Last Monday on July 22, I attended Academy’s official event “An Academy Salute to Wong Kar Wai,” featuring a dialogue between writer-director Matthew Weiner and Wong about Wong’s filming career and his recent film “The Grandmaster,” which will be released by the Weinstein Company later this month. The dialogue had some awkward moments, and I didn’t know whether Wong intentionally tried to dodge some of the questions or the questions were simply raised inappropriately. To the audience’s surprise, at the end of the dialogue, Wong introduced actress Zhang Ziyi and writer Zou Jingzhi, who were in the audience. It provided some much needed lively air before the screening started.
I am a fan of Wong’s “Chungking Express” (1994), “Happy Together” (1997) and “In the Mood for Love” (2000), but to be honest, I found “The Grandmaster” mediocre and lackluster. It didn’t do justice to Tony Leung and Zhang Ziyi, the two great talents from Hong Kong and mainland China. The following day, I had a FB chat with a friend of mine about the film, and here are some of my casual comments:
Disliked Wong’s film, too many close-ups… The only memorable scene is the fighting at the train station, and the film will be remembered only for that scene.
Leung was not his usual self. Somehow I was bothered by his perpetual focus on the body parts, the hands, the feet, the faces, the eyes. For some reason, I feel the close-ups in Wong’s other films are more attached to the place, such as the narrow lane in HK, the foreign land in “Happy Together,” etc. Here those close-ups have no attachment to the place at all. Even the space is fragmented, and could be anywhere. This is probably the reason as to why those “historical footage” and information seem to come from nowhere: Nostalgic about the 1950s’ HK? Hardly so. A statement about the collaboration with the Japanese army? Did’t get it.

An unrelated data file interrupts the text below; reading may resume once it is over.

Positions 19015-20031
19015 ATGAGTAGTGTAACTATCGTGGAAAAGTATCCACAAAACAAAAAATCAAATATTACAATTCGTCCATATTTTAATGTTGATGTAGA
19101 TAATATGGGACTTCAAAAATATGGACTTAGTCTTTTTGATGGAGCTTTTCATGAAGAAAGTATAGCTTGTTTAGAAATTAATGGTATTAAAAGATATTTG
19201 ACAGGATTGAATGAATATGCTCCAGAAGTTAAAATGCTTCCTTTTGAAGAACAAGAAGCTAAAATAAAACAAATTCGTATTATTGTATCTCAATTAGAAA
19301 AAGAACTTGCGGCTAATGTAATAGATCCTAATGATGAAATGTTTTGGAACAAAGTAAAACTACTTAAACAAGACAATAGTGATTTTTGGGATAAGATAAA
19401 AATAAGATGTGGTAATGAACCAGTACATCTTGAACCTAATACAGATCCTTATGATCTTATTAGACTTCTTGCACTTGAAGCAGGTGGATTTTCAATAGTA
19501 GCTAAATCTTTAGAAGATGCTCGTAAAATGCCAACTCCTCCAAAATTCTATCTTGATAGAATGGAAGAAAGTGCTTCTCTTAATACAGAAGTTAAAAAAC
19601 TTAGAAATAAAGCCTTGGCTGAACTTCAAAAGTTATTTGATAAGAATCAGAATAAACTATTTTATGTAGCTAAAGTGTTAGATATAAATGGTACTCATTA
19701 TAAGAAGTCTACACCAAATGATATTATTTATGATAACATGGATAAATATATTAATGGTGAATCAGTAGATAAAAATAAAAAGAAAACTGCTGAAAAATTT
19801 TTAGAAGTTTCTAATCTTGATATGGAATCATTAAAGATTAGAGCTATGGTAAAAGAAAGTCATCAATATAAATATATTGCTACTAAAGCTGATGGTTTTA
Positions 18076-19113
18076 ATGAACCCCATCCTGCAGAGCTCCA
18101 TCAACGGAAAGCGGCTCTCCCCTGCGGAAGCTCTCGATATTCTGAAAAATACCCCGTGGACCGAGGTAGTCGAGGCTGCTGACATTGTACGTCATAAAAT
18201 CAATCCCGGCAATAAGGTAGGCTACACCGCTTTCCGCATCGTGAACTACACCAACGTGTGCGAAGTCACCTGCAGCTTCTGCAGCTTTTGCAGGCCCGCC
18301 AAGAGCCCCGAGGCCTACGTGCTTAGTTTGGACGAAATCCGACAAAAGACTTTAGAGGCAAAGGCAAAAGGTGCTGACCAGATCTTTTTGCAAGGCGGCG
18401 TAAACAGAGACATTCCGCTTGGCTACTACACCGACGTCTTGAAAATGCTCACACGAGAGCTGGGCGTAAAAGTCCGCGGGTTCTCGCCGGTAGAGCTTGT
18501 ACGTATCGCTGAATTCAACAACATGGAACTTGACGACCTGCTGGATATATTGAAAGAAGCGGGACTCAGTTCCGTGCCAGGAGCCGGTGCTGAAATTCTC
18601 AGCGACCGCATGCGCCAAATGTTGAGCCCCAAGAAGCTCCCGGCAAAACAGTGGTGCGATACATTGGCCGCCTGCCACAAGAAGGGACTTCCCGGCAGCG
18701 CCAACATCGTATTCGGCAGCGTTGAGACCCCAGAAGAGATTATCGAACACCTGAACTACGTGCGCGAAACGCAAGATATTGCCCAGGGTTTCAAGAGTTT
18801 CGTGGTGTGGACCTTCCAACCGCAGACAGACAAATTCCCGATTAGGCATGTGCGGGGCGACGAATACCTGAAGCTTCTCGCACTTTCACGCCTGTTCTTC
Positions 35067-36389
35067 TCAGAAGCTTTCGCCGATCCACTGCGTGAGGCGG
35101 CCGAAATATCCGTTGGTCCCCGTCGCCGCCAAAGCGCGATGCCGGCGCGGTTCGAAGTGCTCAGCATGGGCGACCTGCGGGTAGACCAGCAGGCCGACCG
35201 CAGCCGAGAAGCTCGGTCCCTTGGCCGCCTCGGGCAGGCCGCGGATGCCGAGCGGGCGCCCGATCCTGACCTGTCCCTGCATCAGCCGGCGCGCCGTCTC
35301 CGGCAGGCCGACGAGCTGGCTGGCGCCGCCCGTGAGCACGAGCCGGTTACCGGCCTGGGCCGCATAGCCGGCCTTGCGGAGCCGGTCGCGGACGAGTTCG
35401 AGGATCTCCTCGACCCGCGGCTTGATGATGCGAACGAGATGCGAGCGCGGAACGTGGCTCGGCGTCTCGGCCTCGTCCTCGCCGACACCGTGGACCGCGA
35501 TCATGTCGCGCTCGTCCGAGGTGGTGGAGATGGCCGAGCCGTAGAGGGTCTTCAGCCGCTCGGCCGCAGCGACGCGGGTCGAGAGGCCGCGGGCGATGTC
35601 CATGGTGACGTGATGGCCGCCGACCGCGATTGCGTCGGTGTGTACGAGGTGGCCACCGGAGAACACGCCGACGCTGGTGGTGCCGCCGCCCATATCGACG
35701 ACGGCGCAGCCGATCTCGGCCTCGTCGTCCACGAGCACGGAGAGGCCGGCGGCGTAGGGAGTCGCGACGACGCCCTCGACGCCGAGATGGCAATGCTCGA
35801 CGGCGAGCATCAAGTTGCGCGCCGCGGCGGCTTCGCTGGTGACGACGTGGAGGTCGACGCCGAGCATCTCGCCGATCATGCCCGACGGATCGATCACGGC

Wong mentioned that train station scene during the talk and apologized to Zhang Ziyi for keeping her in the cold small town for two months mainly for that sequence (what a luxury!). Seems he was also very proud of that scene. In China, the film was not particularly liked for another reason: the decision to have the two cross-talk comedians (Zhao Benshan and Xiao Shenyang) included in the film, who have little big-screen experience and symbolize low-taste laughter. Wong’s overture to the mainland market?